In between the talks, the BCC served really amazing food that not only looked awesome, but was also incredibly delicious. That is why a small group of us sat together over lunch after the talk about women in Free Software and we discussed how our communities can be more inclusive and how some communities are already doing a good job at that, but others are not as successful. I found it very interesting that in some countries, women are in the majority in IT jobs and the reason behind that appears to be a combination of economic pressure and remnants of the communist idea that women are workers as well and need to be just as productive as men.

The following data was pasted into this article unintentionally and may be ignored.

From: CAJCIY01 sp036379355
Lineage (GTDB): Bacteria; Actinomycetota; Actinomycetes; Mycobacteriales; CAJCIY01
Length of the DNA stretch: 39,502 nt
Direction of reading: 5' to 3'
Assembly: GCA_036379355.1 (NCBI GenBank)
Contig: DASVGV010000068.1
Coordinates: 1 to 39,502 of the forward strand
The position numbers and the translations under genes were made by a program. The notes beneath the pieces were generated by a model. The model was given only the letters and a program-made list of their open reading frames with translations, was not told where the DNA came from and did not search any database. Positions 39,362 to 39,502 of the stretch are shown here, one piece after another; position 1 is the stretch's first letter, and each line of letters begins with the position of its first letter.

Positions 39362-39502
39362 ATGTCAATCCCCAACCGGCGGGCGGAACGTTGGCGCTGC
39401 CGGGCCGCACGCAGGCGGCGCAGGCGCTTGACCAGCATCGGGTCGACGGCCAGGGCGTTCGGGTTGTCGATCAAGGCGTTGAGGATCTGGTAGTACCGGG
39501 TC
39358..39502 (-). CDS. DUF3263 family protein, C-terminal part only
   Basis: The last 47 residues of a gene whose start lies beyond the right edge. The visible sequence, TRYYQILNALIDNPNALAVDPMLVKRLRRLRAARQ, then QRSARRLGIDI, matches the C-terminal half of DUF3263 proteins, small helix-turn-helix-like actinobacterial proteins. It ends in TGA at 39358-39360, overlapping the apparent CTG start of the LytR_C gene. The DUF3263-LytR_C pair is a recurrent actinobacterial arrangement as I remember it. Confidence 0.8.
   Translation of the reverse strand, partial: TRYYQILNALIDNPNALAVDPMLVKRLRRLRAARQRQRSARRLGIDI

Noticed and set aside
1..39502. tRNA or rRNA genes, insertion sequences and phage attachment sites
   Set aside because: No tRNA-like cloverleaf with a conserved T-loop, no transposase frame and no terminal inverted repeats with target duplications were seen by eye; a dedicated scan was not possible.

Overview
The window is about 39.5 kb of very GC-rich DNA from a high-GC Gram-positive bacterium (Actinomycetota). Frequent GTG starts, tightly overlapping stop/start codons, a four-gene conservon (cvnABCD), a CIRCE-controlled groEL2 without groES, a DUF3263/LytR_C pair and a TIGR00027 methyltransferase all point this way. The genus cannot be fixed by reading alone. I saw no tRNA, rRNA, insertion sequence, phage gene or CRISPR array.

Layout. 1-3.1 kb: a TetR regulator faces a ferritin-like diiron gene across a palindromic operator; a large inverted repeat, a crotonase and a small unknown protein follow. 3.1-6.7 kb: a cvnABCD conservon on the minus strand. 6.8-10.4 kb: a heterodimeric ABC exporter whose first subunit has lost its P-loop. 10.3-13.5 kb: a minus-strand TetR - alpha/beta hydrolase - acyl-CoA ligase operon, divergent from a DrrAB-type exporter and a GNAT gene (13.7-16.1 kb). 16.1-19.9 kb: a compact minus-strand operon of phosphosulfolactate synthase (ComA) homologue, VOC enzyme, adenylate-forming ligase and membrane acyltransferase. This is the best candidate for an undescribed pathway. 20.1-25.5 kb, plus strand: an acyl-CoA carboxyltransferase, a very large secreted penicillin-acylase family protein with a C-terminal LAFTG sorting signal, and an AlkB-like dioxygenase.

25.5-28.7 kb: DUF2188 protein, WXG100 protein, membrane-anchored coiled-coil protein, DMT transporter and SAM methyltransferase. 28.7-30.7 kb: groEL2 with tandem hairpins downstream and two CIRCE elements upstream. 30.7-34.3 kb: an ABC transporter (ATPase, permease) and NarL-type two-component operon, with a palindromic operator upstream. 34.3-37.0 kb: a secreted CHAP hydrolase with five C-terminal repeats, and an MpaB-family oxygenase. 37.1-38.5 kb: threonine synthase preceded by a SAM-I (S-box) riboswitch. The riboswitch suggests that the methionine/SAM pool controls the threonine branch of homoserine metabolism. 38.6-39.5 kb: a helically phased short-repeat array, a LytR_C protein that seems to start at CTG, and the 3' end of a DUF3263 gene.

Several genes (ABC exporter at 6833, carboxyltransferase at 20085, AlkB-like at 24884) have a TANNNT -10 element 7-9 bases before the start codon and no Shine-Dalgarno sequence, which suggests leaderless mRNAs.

On Saturday, the FSFE celebrated it’s 15th anniversary. There was an event at the BCC in which past and present presidents gave an overview of their work and shared personal experiences they had in the last 15 years. Jonas, the executive director of the FSFE also shared some interesting stories of his involvement. After that, we went on to C-Base for the actual celebration with food and drinks. Unfortunately, some people were missing from that celebration. I would have liked it very much if we could all have gotten together for this anniversary and celebrated our achievements. It would have been nice to talk to some of the people who insisted on having a local group in Franconia and speak about current developments in that regard. Sadly, that did not happen but perhaps we can meet again at another Free Software related event. Also at the party, there was an award ceremony [careful, link to non-free video site] in which so-called local heroes were honored for their contribution. It was quite an illustrious crowd with Guido Arnold for his hard work on a local group and in the education team, André Ockers for translating huge chunks of the FSFE website to Dutch, Simon Wächter for his work in Switzerland in general and his specific involvement in the Freedomvote project, Cryptie for her translations and volunteering and numerous booths, and several more people who do important work for the FSFE. I was also part of that group and I felt very honored, but also a bit out of place because even though I know that this was a selection of volunteers because not everyone can be honored, I always feel like I should do more for Free Software than I can get around to. Sometimes, there are even weeks where I don’t do anything and even when I am active, there is always someone else involved and there are very few instances where someone completes a task without help from others. That’s what’s nice about being part of a larger community and so I see this award as a thank you to the whole Free Software community and its many volunteers.